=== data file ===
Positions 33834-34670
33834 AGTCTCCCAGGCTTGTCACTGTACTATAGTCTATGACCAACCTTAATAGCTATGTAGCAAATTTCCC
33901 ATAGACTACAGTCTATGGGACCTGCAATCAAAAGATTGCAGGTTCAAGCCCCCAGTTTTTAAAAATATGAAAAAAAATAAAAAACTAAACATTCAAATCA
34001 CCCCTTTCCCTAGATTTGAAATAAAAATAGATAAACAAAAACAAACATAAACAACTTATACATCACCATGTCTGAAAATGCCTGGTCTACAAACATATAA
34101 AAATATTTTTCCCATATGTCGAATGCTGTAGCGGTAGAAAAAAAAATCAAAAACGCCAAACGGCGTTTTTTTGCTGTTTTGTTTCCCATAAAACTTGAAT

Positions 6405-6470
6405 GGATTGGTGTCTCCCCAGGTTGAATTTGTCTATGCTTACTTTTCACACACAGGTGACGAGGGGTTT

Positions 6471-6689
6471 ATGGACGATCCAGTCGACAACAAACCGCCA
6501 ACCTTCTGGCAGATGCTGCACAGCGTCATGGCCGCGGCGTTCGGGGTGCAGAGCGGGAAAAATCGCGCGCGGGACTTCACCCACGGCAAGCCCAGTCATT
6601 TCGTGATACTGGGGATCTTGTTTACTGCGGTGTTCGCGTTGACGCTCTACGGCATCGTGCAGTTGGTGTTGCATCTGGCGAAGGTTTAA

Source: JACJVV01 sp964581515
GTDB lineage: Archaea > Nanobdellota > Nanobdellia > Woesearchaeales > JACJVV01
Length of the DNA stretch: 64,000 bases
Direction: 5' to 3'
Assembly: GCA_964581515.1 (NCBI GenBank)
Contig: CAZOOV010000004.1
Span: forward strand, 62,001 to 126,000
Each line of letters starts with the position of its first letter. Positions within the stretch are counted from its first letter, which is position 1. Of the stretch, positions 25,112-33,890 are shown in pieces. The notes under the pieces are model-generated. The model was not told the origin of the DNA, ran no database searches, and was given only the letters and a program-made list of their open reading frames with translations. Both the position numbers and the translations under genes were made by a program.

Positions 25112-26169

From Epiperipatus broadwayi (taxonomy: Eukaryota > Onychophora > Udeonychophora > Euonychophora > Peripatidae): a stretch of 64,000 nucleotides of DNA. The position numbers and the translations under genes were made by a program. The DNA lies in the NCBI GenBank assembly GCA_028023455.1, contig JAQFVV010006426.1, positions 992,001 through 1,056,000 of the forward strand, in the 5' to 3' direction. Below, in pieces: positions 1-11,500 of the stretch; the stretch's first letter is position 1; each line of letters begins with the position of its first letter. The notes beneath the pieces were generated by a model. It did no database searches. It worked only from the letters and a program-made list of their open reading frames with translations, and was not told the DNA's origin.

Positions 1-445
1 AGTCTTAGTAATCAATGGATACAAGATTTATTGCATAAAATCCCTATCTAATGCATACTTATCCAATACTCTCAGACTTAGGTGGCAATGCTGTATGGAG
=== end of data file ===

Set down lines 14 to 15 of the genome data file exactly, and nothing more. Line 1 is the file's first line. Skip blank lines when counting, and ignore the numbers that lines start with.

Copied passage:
Length of the DNA stretch: 64,000 bases
Direction: 5' to 3'